Menu

Close

The physiological adaptation for the “fore-mid” four-legged walking behavior of the pygmy mole cricket Xya sichuanensis

Yi Zhang, Shuying Wang, Zhu-Jun Feng, Tong-Xian Liu, Chengquan Cao

Preprint posted on April 02, 2020 https://www.biorxiv.org/content/10.1101/2020.03.22.002675v2

The floor is lava for pygmy mole cricket hind legs: X. sichuanensis walks and runs only on its fore and mid legs, while conserving hind legs for jumping. These are flexed + held in grooves along the abdomen forming a specialized structure

Selected by Matt Muzzatti

Background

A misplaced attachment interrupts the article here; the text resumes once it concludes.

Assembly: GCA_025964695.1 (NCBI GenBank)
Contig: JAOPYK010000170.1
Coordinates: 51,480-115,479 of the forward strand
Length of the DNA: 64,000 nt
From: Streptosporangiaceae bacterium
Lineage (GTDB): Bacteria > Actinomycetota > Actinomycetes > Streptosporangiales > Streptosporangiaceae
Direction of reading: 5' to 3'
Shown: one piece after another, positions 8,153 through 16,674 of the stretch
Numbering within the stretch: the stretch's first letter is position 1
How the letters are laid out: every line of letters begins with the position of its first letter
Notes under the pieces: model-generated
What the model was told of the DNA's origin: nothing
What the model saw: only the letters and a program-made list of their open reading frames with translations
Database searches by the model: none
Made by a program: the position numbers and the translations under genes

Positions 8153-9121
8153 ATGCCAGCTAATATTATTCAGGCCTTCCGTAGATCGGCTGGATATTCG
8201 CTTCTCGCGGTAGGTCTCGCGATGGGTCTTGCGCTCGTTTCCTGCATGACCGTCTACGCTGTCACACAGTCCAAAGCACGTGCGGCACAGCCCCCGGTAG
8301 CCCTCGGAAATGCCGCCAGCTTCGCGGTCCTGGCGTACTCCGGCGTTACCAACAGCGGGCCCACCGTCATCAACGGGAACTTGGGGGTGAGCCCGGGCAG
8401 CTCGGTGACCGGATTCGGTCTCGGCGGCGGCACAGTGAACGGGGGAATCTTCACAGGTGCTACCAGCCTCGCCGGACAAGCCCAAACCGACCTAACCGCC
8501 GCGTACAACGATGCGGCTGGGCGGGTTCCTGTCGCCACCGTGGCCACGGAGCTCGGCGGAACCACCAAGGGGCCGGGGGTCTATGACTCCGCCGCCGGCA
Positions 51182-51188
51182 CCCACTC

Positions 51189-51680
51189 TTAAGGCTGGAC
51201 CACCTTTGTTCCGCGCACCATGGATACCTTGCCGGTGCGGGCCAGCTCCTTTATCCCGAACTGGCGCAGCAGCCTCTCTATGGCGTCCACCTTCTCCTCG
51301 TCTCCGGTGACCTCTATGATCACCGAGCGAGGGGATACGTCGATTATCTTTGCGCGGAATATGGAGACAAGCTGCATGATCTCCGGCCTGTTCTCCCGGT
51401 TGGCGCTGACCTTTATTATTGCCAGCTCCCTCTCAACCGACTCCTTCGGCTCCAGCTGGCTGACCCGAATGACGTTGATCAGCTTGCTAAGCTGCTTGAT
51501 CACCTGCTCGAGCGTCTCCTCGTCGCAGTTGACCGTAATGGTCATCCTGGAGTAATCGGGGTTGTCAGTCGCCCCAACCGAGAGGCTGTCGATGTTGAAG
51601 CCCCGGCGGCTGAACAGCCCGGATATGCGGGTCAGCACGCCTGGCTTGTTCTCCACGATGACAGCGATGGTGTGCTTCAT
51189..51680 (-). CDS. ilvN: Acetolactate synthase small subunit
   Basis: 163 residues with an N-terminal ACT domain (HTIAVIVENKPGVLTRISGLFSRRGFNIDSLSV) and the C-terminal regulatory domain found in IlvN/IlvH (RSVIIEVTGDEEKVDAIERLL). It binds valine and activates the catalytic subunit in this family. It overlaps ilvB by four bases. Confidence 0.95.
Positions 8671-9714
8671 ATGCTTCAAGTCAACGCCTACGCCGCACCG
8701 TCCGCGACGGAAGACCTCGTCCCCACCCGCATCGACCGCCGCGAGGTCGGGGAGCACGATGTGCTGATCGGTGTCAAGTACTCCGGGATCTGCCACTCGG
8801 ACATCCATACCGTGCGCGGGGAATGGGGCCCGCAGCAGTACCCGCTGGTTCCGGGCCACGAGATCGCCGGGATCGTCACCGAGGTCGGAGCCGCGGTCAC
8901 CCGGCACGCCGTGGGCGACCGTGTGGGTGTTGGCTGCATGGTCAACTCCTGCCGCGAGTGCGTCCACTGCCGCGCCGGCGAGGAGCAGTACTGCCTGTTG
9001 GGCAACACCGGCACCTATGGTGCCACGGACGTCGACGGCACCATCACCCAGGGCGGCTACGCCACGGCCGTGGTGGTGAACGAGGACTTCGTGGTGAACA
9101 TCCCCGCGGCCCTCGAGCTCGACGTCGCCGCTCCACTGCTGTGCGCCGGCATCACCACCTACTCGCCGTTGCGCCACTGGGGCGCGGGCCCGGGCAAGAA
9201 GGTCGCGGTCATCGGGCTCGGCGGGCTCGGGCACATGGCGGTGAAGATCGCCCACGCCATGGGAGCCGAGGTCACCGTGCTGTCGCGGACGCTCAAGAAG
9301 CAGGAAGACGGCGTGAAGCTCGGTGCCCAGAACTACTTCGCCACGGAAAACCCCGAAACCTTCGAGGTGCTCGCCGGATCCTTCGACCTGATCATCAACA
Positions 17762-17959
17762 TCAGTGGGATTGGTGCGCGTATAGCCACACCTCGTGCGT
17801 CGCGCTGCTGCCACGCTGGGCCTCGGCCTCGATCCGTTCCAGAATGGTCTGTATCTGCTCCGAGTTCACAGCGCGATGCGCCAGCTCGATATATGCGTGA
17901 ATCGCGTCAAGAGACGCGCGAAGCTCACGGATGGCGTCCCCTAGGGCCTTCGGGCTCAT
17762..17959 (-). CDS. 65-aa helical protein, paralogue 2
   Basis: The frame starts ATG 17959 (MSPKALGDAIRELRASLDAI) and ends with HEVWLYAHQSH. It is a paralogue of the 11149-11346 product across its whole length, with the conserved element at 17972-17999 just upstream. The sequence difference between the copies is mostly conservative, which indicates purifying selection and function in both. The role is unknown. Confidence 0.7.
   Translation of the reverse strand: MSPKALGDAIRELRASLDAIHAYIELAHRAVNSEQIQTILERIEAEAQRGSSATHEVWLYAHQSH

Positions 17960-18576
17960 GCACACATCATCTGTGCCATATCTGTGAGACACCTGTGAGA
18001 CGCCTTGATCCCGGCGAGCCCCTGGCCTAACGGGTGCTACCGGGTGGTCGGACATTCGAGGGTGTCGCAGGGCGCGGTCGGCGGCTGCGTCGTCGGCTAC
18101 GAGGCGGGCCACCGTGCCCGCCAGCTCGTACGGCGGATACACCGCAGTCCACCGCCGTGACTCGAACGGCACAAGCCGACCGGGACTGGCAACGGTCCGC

Pygmy mole crickets (Orthoptera: Tridactylidae) are an incredible product of natural selection; they have unique mole-like forelegs used for building burrows, and like many other Orthoptera species have well-developed hind legs used for jumping. Some Tridactylidae can even launch themselves off the surface of water using highly specialized hind legs (Burrows and Picker 2010; Burrows and Sutton 2012). But this specialization is not without a trade-off, as Xya sichuanensis, a pygmy mole cricket native to Leshan, China, has been observed walking only on its fore and mid legs. Quadrupedalism (four-legged walking) has been recorded in other insects such as mantids, water striders, and brush-footed butterflies, but these insects have modified forelegs used for seizing prey and walk on their mid and hind legs. Although most Orthoptera have specialized hopping hind legs, they use a tripedal strut using all six legs. In this preprint, Zhang et al. used scanning electron microscopy, histological staining, and walking pattern analysis to analyze the “fore-mid leg” walking motion of X. sichuanensis and its associated morphological adaptations.